The film’s greatest strength, by far, was its cast. Each performance was compelling in its own way, whether it evoked strong emotion from the viewer or provided periodical comedic relief. In their supporting roles, Day and Winstead contribute little to the emotional effectiveness of the film, but serve their purpose as a bit of a distraction from the main plot points. The principle characters were all played simply and with no frills. Krasinski played his usual incredibly likeable role, as an unconventionally handsome and subtly charming boyfriend. Though he rarely steps out of that box, and could be considered a sort of one-trick pony in that regard, he plays that type of character well so I understand why he gravitates toward roles such as this. Copley, who I hadn’t seen in anything prior to this movie, fulfilled his role as struggling divorcee and father, but not in any noteworthy way. Jenkins and Martindale gave solid performances as a married couple, but ultimately shined brightest apart. And finally, Kendrick is really lovely in anything she does, so she was a valuable addition to the decently well rounded cast.
My love for much of the cast aside, The Hollars was a bit of a letdown. The film was extremely simple, but tried too hard to be complicated. SO much happens (in order to truly emphasize how complicated it is to be a human and a member of a family) that it feels like it spanned over a year, when in reality I think it was supposed to take place within a week or so. The plot itself wasn’t hard to follow, despite how intricate it was trying to be, because of how predictable it was. Any seasoned moviegoer could take an educated guess about how the story progresses and would most likely be right. It was a very stereotypical indie family dramedy, down to the acoustic indie tunes that were seemingly omnipresent throughout the entire film. In strictly abiding by the guidelines that have been laid for such a specific genre, Krasinski, as director, was successful. He did not, however, bring anything new (or interesting, for that matter) to the table.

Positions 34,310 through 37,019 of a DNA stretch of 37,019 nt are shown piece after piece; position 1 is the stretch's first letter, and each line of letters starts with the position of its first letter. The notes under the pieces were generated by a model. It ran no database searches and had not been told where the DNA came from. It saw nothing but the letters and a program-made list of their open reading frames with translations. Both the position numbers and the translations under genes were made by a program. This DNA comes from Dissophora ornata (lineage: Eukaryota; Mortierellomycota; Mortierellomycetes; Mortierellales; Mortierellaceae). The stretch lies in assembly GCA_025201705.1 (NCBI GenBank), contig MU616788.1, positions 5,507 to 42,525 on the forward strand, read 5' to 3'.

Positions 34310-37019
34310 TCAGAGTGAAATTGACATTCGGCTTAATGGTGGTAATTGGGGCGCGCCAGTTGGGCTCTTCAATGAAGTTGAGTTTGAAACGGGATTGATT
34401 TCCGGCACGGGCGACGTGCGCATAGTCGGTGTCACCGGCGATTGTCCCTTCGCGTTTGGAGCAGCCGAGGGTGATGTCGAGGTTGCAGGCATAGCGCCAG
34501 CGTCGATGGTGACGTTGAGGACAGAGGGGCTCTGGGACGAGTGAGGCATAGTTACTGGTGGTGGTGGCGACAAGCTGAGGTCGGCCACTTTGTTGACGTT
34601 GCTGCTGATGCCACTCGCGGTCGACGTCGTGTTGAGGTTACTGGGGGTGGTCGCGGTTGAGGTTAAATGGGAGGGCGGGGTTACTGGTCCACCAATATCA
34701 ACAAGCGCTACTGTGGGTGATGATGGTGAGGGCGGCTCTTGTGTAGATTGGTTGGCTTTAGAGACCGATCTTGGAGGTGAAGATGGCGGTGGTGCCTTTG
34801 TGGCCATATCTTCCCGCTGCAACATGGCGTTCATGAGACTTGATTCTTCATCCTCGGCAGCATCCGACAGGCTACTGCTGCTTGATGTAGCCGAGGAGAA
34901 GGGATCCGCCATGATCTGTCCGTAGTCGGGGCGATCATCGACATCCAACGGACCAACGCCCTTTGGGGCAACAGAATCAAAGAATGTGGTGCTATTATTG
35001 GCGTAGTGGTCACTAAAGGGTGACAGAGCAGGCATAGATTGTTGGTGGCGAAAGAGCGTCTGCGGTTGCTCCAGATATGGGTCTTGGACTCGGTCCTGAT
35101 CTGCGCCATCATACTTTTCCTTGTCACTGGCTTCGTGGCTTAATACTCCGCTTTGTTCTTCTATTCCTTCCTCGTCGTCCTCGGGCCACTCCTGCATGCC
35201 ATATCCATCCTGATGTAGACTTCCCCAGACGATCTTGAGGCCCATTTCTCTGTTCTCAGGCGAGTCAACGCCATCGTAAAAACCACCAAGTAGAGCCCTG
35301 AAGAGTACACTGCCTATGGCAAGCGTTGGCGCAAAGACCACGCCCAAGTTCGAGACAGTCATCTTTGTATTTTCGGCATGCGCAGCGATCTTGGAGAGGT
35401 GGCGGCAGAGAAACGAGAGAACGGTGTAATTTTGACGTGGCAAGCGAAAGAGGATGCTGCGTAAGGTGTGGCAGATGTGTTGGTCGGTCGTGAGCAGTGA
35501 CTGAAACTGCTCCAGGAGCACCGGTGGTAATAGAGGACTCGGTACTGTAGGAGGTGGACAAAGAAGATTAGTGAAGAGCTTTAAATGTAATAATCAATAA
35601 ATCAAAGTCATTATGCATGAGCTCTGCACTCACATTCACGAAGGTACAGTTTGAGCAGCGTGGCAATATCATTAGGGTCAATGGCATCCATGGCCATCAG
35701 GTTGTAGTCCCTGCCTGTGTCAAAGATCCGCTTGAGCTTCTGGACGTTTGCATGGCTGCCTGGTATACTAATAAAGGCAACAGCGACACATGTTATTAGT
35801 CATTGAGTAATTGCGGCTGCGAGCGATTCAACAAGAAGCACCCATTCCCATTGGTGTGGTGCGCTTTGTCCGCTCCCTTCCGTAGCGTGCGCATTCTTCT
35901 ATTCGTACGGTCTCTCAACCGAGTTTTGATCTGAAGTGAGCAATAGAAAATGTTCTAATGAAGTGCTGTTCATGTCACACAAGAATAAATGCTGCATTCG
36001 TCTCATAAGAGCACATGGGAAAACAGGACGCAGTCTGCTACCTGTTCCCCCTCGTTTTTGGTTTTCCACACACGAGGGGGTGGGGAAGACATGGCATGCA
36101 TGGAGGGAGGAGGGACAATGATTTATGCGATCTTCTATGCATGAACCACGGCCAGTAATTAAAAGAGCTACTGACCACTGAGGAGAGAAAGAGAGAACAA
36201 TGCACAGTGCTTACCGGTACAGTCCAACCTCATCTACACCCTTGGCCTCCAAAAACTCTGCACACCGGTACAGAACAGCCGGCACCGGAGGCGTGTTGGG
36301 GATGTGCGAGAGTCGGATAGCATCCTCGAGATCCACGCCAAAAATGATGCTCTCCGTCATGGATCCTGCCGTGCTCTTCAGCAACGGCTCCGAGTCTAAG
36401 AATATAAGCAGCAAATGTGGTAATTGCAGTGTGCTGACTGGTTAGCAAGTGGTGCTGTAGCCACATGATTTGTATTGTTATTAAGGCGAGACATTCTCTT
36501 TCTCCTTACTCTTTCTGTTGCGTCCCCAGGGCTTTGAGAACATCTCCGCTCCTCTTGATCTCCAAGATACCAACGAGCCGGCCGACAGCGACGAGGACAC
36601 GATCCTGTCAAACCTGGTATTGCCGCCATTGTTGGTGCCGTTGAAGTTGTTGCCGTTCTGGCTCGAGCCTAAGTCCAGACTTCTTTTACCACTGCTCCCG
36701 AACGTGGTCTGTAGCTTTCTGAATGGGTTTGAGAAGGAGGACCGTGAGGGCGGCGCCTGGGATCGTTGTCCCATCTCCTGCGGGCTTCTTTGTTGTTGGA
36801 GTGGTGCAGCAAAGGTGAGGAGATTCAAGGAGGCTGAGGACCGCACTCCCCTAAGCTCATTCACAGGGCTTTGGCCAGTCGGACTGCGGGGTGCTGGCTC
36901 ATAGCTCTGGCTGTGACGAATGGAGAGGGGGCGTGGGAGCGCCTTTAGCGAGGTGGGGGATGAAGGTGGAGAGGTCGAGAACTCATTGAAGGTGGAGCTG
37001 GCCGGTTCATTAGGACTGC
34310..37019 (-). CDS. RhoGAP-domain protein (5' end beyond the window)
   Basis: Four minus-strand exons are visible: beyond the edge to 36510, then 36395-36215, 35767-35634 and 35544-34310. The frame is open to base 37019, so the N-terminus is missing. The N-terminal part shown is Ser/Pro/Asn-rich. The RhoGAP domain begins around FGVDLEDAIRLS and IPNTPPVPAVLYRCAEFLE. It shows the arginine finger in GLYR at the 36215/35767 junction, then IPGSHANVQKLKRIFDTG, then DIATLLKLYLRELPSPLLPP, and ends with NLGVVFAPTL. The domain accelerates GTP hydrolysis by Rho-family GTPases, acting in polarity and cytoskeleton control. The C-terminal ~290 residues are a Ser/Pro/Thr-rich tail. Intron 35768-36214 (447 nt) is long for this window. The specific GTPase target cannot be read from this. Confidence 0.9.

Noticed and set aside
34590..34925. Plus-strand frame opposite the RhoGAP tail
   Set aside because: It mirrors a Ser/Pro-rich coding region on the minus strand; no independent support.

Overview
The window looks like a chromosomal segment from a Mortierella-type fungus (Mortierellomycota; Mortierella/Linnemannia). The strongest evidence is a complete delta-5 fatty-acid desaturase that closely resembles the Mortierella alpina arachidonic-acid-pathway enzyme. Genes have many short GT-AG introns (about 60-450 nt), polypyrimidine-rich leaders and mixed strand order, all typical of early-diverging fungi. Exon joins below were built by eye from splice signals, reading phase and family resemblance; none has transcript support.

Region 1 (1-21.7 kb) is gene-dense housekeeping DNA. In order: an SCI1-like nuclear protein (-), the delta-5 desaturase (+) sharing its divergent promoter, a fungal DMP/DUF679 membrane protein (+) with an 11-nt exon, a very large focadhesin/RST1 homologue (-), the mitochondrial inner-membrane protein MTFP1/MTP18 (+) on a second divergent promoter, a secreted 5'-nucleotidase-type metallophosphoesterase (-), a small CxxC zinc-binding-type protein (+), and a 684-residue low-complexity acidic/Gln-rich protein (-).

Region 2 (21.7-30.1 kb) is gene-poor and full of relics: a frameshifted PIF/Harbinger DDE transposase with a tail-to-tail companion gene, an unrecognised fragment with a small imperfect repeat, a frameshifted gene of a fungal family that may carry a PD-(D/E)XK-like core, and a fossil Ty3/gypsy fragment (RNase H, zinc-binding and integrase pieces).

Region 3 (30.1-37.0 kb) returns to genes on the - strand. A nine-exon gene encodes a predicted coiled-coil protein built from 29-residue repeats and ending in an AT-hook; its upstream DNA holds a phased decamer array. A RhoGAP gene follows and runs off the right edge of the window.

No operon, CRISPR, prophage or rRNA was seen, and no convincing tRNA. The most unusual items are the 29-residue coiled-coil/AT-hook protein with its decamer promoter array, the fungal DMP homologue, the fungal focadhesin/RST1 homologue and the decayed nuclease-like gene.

On its surface, The Hollars is a dramedy about the complicated nature of families, relationships, and life overall. Beyond that, there isn’t really much. That’s not to say that the film doesn’t have a message; it’s just that it is literally spelled out for you on multiple occasions. In the midst of an impending-fatherhood-induced panic, John receives a pivotal piece of advice from his mother (the overall theme of the movie, which is repeated verbatim a few more times): “You won’t know until you get there that you’re okay.” So basically, “don’t worry because everything will end up fine, and you can handle anything with a little positivity,” as is exemplified by the Hollar family several times over. I am by no means discrediting this mantra, as it is a valuable train of thought to follow. But I do wish that I as the viewer was led to this conclusion, rather than having it shoved down my throat. Clearly the “laugh through the tears” theme was effectively communicated, because I was doing exactly that throughout much of the film. It was, however, far too spoon-fed for my taste. All that said, I did enjoy this movie for what it was: a movie that evoked a lot of emotion, but not a lot of thought.